The rest of this article is only available to active members of Questia

Sign up now for a free, 1-day trial and receive full access to:

  • Questia's entire collection
  • Automatic bibliography creation
  • More helpful research tools like notes, citations, and highlights
  • Ad-free environment

Already a member? Log in now.

Notes for this article

Add a new note
If you are trying to select text to create highlights or citations, remember that you must now click or tap on the first word, and then click or tap on the last word.
One moment ...
Project items

Items saved from this article

This article has been saved
Highlights (0)
Some of your highlights are legacy items.

Highlights saved before July 30, 2012 will not be displayed on their respective source pages.

You can easily re-create the highlights by opening the book page or article, selecting the text, and clicking “Highlight.”

Citations (0)
Some of your citations are legacy items.

Any citation created before July 30, 2012 will labeled as a “Cited page.” New citations will be saved as cited passages, pages or articles.

We also added the ability to view new citations from your projects or the book or article where you created them.

Notes (0)
Bookmarks (0)

You have no saved items from this article

Project items include:
  • Saved book/article
  • Highlights
  • Quotes/citations
  • Notes
  • Bookmarks
Notes
Cite this article

Cited article

Style
Citations are available only to our active members.
Sign up now to cite pages or passages in MLA, APA and Chicago citation styles.

(Einhorn, 1992, p. 25)

(Einhorn 25)

1

1. Lois J. Einhorn, Abraham Lincoln, the Orator: Penetrating the Lincoln Legend (Westport, CT: Greenwood Press, 1992), 25, http://www.questia.com/read/27419298.

Cited article

Human Factors in Adoption of Geographic Information Systems: A Local Government Case Study
Settings

Settings

Typeface
Text size Smaller Larger
Search within

Search within this article

Look up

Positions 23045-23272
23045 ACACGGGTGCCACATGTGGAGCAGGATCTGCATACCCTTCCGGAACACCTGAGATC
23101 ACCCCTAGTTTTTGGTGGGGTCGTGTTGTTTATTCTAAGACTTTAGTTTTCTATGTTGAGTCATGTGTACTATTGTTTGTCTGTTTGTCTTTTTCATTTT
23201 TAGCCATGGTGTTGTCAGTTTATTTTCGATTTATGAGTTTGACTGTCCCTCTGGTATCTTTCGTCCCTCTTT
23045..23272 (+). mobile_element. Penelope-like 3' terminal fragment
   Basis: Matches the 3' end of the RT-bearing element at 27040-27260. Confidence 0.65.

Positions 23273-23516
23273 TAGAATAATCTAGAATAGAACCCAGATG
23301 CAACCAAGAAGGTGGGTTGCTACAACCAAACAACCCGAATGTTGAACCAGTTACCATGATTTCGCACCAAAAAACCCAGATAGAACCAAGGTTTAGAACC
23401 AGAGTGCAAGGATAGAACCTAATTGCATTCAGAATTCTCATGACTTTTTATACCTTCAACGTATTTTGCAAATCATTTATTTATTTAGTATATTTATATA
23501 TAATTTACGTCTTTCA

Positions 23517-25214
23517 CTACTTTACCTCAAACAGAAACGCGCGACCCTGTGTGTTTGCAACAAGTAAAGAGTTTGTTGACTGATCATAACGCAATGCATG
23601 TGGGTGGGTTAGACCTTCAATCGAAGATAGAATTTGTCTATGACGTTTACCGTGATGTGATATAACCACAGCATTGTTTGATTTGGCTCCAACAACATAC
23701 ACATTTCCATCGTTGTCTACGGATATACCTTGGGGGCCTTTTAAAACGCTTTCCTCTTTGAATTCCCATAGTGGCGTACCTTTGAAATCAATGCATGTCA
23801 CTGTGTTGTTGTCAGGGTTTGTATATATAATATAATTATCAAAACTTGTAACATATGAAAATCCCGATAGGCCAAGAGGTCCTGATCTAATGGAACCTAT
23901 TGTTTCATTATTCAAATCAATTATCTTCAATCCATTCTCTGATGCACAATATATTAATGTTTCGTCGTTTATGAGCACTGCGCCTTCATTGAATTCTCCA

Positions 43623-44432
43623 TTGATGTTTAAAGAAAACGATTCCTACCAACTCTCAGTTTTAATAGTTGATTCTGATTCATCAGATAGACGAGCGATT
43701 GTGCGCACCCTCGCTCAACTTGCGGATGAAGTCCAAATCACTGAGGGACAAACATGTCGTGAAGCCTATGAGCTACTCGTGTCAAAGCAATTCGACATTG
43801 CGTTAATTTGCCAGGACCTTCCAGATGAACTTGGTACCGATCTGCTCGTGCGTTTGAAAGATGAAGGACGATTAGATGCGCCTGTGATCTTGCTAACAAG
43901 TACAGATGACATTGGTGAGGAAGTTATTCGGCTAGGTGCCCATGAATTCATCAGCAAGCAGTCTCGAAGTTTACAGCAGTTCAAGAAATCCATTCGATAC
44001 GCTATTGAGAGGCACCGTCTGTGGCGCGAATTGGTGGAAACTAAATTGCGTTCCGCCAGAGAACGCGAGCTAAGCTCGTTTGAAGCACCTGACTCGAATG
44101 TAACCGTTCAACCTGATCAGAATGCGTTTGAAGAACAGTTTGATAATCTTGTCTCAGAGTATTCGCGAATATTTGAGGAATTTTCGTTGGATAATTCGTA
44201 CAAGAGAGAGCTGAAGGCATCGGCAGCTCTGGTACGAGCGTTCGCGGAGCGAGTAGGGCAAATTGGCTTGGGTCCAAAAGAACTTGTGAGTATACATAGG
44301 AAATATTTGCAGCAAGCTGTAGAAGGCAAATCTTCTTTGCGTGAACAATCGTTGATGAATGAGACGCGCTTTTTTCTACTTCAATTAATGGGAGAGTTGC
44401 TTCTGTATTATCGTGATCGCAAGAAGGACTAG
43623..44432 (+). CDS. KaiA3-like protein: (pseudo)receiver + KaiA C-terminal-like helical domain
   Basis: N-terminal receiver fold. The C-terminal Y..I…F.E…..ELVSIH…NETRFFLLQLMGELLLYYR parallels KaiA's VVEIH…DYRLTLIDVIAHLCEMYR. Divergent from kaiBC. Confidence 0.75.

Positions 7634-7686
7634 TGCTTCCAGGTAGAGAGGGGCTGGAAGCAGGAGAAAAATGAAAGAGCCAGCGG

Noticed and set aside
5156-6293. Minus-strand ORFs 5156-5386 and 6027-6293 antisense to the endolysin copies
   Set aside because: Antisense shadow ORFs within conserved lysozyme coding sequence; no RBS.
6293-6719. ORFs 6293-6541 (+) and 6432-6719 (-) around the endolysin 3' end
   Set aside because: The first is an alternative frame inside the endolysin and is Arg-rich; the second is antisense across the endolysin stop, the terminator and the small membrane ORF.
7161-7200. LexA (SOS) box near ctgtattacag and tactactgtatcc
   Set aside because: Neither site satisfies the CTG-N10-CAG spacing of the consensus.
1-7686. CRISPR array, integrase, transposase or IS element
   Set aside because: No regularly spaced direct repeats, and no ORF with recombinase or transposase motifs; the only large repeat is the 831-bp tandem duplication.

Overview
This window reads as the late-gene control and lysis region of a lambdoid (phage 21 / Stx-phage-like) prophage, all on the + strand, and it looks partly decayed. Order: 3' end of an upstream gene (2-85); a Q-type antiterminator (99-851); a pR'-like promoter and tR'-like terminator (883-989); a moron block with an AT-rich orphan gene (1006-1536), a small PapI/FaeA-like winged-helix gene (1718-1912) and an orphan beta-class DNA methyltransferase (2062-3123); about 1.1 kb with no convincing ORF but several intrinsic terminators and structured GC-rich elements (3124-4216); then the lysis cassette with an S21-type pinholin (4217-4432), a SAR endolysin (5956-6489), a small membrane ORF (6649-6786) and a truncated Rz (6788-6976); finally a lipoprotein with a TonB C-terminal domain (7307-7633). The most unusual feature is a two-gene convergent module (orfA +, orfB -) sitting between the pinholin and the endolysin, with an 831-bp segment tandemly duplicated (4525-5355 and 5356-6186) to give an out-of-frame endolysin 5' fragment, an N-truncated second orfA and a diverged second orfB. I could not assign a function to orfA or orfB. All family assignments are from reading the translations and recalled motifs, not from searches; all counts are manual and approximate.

Look up a word

  • Dictionary
  • Thesaurus
Please submit a word or phrase above.
Print this page

Print this page

Why can't I print more than one page at a time?

Full screen

matching results for page

Cited passage

Style
Citations are available only to our active members.
Sign up now to cite pages or passages in MLA, APA and Chicago citation styles.

"Portraying himself as an honest, ordinary person helped Lincoln identify with his audiences." (Einhorn, 1992, p. 25).

"Portraying himself as an honest, ordinary person helped Lincoln identify with his audiences." (Einhorn 25)

"Portraying himself as an honest, ordinary person helped Lincoln identify with his audiences."1

1. Lois J. Einhorn, Abraham Lincoln, the Orator: Penetrating the Lincoln Legend (Westport, CT: Greenwood Press, 1992), 25, http://www.questia.com/read/27419298.

Cited passage

Welcome to the new Questia Reader

The Questia Reader has been updated to provide you with an even better online reading experience.  It is now 100% Responsive, which means you can read our books and articles on any sized device you wish.  All of your favorite tools like notes, highlights, and citations are still here, but the way you select text has been updated to be easier to use, especially on touchscreen devices.  Here's how:

1. Click or tap the first word you want to select.
2. Click or tap the last word you want to select.

OK, got it!

Thanks for trying Questia!

Please continue trying out our research tools, but please note, full functionality is available only to our active members.

Your work will be lost once you leave this Web page.

For full access in an ad-free environment, sign up now for a FREE, 1-day trial.

Already a member? Log in now.